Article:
caryatid(redirected from Cariate)
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caryatid(kăr'ēăt`ĭd, kăr`ēətĭd'), a sculptured female figure serving as an ornamental support in place of a column or pilaster. It was a frequently used motif in architecture, furniture, and garden sculpture during the Renaissance, the 18th cent., and notably, the classic revivalclassic revival,
widely diffused phase of taste (known as neoclassic) which influenced architecture and the arts in Europe and the United States during the last years of the 18th and the first half of the 19th cent.
..... Click the link for more information. of the 19th cent., when caryatids were popular as mantelpiece supports. The motif appeared in Egyptian and Greek architecture; the most celebrated example extant is the Porch of the Caryatids, forming part of the ErechtheumErechtheum
[for Erechtheus], Gr. Erechtheion, temple in Pentelic marble, on the Acropolis at Athens. One of the masterpieces of Greek architecture, it was constructed between c.421 B.C. and 405 B.C. to replace an earlier temple to Athena destroyed by the Persians.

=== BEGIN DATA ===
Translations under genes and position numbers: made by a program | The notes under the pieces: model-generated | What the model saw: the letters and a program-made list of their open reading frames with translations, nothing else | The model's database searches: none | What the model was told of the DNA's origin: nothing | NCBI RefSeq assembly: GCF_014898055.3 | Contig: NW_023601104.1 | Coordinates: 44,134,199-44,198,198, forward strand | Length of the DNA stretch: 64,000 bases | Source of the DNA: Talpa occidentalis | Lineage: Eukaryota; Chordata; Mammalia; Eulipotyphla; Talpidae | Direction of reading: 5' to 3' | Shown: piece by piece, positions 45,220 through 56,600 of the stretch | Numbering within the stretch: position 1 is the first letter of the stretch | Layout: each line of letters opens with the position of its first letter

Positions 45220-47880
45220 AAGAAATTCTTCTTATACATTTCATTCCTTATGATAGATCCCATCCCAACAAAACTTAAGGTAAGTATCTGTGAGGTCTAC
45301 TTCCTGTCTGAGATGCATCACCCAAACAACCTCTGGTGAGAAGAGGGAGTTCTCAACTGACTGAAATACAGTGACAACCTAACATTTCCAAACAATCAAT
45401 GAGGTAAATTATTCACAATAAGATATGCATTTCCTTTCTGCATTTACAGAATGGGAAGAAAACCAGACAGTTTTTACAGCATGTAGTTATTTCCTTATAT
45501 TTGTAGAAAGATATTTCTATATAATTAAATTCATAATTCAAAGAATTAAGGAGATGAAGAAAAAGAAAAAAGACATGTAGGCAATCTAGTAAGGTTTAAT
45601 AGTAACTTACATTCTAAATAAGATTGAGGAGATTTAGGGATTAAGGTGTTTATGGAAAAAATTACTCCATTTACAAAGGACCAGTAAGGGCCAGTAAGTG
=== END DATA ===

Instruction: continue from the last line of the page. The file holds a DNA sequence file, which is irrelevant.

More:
..... Click the link for more information. . Here six beautifully sculptured figures, acting as columns, support an entablature on their heads; the original figures are now in the Acropolis Museum. Caryatids were used also in two small treasuries (6th cent. B.C.) at Delphi. Male supporting figures are called atlantesatlantes
[Latin plural of Atlas], sculptured male figures serving as supports of entablatures, in place of a column or pier. The earliest (c.480–460 B.C.) and most important example from antiquity is in the Greek temple of Zeus at Agrigento, Sicily.
..... Click the link for more information. .
(from the Greek karyatides, literally, the priestesses of the Temple of Artemis at Caryae, in Laconia, ancient Greece), in architecture, the sculptural representation of a standing female figure, serving as the support of a beam. Sometimes the figure only gives the impression of fulfilling a supportive function and simply serves as a decoration of the actual support. Caryatids were widely used in ancient Greek and Roman architecture, as well as in European architecture of the 17th, 18th, and 19th centuries.